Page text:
Subject: Re: PAM
To: Ken Hornstein <firstname.lastname@example.org>
From: Greg A. Woods <email@example.com>
Date: 09/25/2002 21:06:18
[ On Wednesday, September 25, 2002 at 13:24:07 (-0400), Ken Hornstein wrote: ]
> Subject: Re: PAM
> ... which is germane to this discussion. But before _you_ said that there
> were two solutions which had been "designed and implemented". Doesn't look
> like the token transfer has been implemented yet (and other than that, what
> he has now is essentially the AFS interface).
Yeah, well I was trying to find some way to say they weren't _both_
"designed _and_ _both_ implemented", but I got lazy.... ;-)
> Well, I haven't seen anything out of _YOU_ yet ... if I think the status
> quo is fine, do you really imagine me investing my time in a re-write?
I'm happy with static-linked code, and the current hacks seem to work
fine for me, though I would like to extend nsswitch a bit to allow
better control over and extensibility of the getpass() and
strcmp(crypt()) steps, eg. for s/key or other one-time password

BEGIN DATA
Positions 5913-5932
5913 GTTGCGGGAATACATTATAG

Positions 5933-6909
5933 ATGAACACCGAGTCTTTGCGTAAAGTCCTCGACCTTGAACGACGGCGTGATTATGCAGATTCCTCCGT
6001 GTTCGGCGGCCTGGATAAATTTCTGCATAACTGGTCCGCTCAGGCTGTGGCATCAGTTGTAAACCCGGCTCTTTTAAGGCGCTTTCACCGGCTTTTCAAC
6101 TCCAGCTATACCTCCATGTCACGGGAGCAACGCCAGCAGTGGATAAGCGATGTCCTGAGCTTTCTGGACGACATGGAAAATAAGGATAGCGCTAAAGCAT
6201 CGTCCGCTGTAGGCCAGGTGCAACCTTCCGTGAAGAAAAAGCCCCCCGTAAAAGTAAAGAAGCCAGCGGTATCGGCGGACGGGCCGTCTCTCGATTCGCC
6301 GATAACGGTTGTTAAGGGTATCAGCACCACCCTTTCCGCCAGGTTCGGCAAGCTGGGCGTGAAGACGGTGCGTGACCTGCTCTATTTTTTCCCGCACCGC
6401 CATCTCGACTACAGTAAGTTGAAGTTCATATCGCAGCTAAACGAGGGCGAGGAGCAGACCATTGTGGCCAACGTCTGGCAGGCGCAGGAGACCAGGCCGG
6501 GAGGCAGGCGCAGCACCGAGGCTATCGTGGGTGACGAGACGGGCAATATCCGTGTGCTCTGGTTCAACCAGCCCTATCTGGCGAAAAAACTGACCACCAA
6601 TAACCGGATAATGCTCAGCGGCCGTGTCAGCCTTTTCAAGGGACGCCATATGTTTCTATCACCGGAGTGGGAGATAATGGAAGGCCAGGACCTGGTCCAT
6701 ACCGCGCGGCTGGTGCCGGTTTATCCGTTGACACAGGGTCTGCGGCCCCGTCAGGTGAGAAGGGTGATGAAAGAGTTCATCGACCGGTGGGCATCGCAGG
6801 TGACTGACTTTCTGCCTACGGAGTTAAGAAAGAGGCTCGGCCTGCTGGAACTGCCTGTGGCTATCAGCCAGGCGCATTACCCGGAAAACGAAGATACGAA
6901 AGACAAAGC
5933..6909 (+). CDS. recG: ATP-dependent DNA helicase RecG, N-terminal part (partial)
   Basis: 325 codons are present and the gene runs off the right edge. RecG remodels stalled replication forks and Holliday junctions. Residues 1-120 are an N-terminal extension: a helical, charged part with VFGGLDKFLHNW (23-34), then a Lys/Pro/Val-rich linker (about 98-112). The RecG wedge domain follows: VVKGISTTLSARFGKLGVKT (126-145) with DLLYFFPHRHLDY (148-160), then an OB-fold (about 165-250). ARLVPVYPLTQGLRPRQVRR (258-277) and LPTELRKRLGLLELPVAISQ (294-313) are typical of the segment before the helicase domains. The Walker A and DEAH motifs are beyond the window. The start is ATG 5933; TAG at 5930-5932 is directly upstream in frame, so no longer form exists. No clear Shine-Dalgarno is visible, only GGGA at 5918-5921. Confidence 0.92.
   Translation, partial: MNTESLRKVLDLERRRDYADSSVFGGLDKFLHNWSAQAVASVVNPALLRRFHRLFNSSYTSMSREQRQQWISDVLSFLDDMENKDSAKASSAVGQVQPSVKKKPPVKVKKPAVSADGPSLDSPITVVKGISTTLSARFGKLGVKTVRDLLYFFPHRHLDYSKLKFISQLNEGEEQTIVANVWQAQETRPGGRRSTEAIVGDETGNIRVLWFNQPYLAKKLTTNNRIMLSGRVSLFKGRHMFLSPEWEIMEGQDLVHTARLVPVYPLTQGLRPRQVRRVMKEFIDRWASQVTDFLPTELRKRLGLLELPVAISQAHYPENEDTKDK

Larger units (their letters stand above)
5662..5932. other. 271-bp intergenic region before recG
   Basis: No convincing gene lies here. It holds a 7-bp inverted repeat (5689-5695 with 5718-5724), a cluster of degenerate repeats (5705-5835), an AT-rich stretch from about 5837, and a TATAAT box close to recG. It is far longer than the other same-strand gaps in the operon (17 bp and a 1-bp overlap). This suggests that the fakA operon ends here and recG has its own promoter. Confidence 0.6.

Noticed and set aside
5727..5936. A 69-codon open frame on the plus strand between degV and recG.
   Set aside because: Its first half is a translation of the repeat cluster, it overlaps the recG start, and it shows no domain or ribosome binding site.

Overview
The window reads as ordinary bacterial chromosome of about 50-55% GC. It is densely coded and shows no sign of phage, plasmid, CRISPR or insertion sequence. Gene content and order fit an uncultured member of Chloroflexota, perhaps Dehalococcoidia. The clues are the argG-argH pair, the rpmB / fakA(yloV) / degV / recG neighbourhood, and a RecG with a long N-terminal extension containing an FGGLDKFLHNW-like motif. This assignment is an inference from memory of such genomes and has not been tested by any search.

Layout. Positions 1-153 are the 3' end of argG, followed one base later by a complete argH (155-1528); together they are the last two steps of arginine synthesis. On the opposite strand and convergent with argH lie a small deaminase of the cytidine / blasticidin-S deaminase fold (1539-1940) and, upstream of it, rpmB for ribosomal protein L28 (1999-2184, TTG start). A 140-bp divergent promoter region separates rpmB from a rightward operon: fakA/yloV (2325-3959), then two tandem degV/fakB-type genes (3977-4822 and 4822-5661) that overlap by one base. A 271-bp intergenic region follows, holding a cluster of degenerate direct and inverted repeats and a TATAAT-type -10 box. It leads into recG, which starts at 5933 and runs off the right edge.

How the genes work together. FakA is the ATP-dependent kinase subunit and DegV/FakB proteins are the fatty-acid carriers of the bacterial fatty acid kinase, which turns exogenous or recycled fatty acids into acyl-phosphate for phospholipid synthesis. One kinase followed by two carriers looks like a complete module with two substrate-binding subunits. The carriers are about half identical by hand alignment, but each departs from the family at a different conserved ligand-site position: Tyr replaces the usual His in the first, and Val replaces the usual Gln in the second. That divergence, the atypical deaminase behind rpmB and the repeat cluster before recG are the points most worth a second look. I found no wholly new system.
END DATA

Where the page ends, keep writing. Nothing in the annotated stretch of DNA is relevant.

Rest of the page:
schemes so that things like /usr/bin/login wouldn't need so many #ifdefs.
Give me a rea$on to inve$t my time and I'll produce the needed code! :-)
> >Douglas Engert has also implemented some interesting ideas in this area:
> > http://www.ornl.gov/~jar/dfs-afs.html
> But, unfortunately, Doug was only interested in getting DFS back
> to the same level of functionality that AFS had. From that document:
Yeah, but the important part is that his sec_login_set_context() call
affects the parent process, thus allowing for "pluggability" through
exec() of a separate (possibly static linked and possibly setuid)
binary. Done right it seems to me that the call to setpag() and even
the exec of the klog authenticator would be hidden in the nsswitch
callbacks done via libc in the ultimate parent of the PAG.
Greg A. Woods
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